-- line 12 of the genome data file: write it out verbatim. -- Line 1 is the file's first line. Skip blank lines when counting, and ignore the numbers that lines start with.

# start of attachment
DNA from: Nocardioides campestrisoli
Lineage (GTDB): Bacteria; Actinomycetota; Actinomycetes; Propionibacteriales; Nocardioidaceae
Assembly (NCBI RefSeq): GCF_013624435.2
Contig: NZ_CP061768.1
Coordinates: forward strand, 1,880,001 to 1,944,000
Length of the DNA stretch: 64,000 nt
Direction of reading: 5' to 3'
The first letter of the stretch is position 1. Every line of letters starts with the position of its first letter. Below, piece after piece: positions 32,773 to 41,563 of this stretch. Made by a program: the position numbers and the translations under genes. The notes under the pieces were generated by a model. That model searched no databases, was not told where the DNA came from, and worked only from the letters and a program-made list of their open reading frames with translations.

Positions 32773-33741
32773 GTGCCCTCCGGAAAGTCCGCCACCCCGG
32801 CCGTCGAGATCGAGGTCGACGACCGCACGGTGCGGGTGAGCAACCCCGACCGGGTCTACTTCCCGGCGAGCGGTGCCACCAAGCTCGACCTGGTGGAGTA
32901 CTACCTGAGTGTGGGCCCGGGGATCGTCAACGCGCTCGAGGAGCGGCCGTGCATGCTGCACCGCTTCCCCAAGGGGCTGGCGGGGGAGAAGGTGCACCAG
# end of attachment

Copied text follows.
32901 CTACCTGAGTGTGGGCCCGGGGATCGTCAACGCGCTCGAGGAGCGGCCGTGCATGCTGCACCGCTTCCCCAAGGGGCTGGCGGGGGAGAAGGTGCACCAG